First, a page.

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Darzalex powers ahead with frontline myeloma approval in Europe

New approval makes Darzalex first antibody drug approved in first line

Johnson & Johnson’s Darzalex is to take a more central role in multiple myeloma treatment following its European approval in a new frontline combination.

Its pharma division Janssen has gained EU approval for its use alongside Takeda’s Velcade (bortezomib), melphalan and prednisone (VMP) for newly-diagnosed myeloma patients who are ineligible for high-dose chemotherapy and autologous stem cell transplant (ASCT), a key front-line treatment strategy.

The approval is based on the results of the ALCYONE clinical trial, which shows that adding Darzalex to VMP cuts the risk of disease progression or death by 50% in these patients.

The EU approval follows a nod from the FDA in May, and this frontline use will add extra impetus to the drug, which is already enjoying rapid growth.  Sales nearly doubled in the second quarter compared to the same period last year, up to $511m in the second quarter ($298m in the US and $213m in the rest of the world).

First-line use will be the next growth driver for the intravenous anti-CD38 monoclonal antibody, initially based on the comparison with VMP, which showed the new drug reduced the risk of disease progression or death by 50%. The median progression free survival (PFS) for daratumumab-VMP had not yet been reached, compared to an estimated median PFS of 18.1 months for patients who received VMP alone.

“Today’s approval is extremely important for multiple myeloma patients, as providing a frontline treatment option that demonstrates a deep and durable response often provides the best chance at lasting remission. It’s all the more remarkable considering it has only been ten years since the first dose of daratumumab was administered in the earliest human studies,” said Dr Torben Plesner, the first investigator to administer daratumumab in human trials and Professor, head of the department of hematology at Vejle Hospital, Denmark. “I am proud that patients across Europe now have the option to use a monoclonal antibody as an initial therapy.”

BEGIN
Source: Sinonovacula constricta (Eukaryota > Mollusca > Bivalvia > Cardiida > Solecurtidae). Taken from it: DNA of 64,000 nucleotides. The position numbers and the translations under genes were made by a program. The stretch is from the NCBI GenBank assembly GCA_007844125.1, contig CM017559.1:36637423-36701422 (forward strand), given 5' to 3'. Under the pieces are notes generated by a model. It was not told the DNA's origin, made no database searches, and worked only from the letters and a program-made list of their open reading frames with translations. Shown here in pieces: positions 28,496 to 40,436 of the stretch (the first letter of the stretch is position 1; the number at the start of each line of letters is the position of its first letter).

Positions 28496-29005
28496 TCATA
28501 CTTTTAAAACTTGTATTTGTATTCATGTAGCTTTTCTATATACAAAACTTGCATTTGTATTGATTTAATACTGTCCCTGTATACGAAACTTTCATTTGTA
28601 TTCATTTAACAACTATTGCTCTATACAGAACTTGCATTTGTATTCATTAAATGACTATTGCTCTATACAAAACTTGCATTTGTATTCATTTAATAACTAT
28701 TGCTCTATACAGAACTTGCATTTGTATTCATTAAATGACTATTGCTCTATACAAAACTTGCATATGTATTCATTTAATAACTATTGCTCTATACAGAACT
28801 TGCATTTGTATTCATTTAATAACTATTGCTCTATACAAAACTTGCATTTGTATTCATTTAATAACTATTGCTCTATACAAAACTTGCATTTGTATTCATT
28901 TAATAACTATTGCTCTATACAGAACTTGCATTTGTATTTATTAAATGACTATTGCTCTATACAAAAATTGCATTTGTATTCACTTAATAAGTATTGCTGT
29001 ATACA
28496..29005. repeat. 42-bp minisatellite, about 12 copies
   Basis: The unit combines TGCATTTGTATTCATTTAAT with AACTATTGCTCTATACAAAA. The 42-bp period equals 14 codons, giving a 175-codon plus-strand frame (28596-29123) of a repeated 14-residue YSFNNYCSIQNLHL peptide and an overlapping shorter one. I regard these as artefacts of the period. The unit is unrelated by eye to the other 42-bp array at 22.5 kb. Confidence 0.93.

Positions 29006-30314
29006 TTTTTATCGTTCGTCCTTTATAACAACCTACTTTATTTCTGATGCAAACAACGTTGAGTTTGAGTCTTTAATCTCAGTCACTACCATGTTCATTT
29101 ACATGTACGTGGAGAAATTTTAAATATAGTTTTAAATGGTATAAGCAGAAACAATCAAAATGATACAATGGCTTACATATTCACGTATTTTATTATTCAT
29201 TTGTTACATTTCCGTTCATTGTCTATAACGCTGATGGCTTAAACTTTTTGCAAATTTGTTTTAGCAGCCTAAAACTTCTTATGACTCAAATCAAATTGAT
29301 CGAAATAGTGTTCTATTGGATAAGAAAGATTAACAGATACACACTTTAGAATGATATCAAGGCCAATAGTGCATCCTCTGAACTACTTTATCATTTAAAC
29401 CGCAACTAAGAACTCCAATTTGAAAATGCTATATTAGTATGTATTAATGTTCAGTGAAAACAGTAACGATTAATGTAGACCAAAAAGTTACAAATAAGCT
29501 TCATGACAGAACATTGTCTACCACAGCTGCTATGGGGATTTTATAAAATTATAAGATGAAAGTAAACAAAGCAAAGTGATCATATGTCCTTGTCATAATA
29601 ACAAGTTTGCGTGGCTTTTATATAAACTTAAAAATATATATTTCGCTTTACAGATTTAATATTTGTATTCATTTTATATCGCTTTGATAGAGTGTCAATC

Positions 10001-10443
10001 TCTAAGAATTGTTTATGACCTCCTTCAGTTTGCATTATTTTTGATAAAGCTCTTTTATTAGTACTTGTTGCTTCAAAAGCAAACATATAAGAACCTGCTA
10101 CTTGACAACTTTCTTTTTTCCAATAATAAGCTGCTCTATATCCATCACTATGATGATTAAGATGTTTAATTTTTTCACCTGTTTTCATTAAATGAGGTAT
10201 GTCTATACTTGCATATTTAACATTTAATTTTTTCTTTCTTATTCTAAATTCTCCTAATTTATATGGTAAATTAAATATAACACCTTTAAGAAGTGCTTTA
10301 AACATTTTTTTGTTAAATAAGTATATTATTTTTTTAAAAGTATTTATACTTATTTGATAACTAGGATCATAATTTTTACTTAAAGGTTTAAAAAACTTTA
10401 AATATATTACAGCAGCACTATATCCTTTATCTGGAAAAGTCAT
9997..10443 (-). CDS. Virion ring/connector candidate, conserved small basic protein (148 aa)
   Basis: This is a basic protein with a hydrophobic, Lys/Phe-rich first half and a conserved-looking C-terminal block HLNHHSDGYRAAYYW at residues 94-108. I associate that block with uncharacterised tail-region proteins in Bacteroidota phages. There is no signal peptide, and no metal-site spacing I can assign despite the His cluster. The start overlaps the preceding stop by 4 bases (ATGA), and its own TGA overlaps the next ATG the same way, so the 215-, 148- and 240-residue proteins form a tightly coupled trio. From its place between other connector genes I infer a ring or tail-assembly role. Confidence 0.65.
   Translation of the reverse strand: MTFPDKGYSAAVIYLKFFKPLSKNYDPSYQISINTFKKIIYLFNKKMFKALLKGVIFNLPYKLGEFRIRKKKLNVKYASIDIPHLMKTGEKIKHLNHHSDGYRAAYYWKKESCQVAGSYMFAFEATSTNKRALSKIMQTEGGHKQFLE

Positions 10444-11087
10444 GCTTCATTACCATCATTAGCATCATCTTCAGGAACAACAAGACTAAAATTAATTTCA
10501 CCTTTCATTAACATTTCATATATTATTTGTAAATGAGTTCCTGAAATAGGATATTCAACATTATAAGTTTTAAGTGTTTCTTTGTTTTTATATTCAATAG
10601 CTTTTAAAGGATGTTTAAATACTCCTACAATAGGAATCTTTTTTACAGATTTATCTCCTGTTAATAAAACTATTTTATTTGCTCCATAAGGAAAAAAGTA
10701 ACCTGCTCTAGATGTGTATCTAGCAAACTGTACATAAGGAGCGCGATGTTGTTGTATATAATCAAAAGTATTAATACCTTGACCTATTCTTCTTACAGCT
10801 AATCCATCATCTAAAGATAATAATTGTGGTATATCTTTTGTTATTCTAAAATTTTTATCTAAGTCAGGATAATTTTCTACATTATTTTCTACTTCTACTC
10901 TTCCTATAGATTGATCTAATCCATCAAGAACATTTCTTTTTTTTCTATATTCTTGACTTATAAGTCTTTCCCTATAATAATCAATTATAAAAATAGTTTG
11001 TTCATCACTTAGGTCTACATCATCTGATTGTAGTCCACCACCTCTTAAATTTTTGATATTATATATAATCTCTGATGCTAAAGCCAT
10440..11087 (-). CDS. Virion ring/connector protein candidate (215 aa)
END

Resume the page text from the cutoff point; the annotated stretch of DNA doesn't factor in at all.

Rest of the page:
Dr Catherine Taylor

Janssen's Dr Catherine Taylor

Dr Catherine Taylor, Europe, Middle East and Africa (EMEA) Haematology Therapeutic Area Lead, Janssen. “Our mission has been to ensure daratumumab reaches as many eligible patients as possible and to prolong and improve their quality of life. This is a significant step forward.”

J&J has even more in the pipeline: it's investigating Darzalex as an add-on to regimens based on Celgene’s myeloma blockbuster Revlimid (lenalidomide) and in ASCT-eligible patients could further expand the opportunity in previously-untreated patients.

The biologic is also in trials in an even earlier setting, in patients with so-called ‘smouldering’ multiple myeloma, a precursor to full-blown disease that can be diagnosed by measuring biomarkers in blood and urine.

Meanwhile there are four ongoing phase III trials of a new patient-friendly subcutaneous formulation that should be ready for filing before 2021.

A rival biologic in multiple myeloma is BMS and AbbVie’s Empliciti (elotuzumab), though this is trailing far behind Darzalex in sales, earning a more modest $64m in Q2.

Article by
Andrew McConaghie

3rd September 2018

From: Marketing



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